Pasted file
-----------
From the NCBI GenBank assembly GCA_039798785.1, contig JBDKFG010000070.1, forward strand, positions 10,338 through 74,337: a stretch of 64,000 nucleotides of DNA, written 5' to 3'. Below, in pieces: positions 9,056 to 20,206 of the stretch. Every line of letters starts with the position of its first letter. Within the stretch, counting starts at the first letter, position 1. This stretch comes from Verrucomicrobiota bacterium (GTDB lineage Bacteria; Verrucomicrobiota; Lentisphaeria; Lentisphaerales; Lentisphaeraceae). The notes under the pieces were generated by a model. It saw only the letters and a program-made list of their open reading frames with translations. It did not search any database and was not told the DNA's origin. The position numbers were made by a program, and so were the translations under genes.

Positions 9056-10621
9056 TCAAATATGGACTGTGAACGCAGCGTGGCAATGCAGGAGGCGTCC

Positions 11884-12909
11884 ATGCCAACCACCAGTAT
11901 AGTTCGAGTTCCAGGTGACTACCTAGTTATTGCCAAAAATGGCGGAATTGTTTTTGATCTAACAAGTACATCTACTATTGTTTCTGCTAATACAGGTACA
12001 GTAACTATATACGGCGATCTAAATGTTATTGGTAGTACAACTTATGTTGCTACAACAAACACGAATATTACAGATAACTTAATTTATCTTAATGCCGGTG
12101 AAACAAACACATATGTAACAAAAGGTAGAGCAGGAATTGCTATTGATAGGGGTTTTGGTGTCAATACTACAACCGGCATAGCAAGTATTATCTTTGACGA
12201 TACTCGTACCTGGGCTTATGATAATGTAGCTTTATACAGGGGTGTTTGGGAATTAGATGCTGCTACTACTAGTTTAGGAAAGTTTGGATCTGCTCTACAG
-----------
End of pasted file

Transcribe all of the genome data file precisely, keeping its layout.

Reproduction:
From the NCBI GenBank assembly GCA_039798785.1, contig JBDKFG010000070.1, forward strand, positions 10,338 through 74,337: a stretch of 64,000 nucleotides of DNA, written 5' to 3'. Below, in pieces: positions 9,056 to 20,206 of the stretch. Every line of letters starts with the position of its first letter. Within the stretch, counting starts at the first letter, position 1. This stretch comes from Verrucomicrobiota bacterium (GTDB lineage Bacteria; Verrucomicrobiota; Lentisphaeria; Lentisphaerales; Lentisphaeraceae). The notes under the pieces were generated by a model. It saw only the letters and a program-made list of their open reading frames with translations. It did not search any database and was not told the DNA's origin. The position numbers were made by a program, and so were the translations under genes.

Positions 9056-10621
9056 TCAAATATGGACTGTGAACGCAGCGTGGCAATGCAGGAGGCGTCC

Positions 11884-12909
11884 ATGCCAACCACCAGTAT
11901 AGTTCGAGTTCCAGGTGACTACCTAGTTATTGCCAAAAATGGCGGAATTGTTTTTGATCTAACAAGTACATCTACTATTGTTTCTGCTAATACAGGTACA
12001 GTAACTATATACGGCGATCTAAATGTTATTGGTAGTACAACTTATGTTGCTACAACAAACACGAATATTACAGATAACTTAATTTATCTTAATGCCGGTG
12101 AAACAAACACATATGTAACAAAAGGTAGAGCAGGAATTGCTATTGATAGGGGTTTTGGTGTCAATACTACAACCGGCATAGCAAGTATTATCTTTGACGA
12201 TACTCGTACCTGGGCTTATGATAATGTAGCTTTATACAGGGGTGTTTGGGAATTAGATGCTGCTACTACTAGTTTAGGAAAGTTTGGATCTGCTCTACAG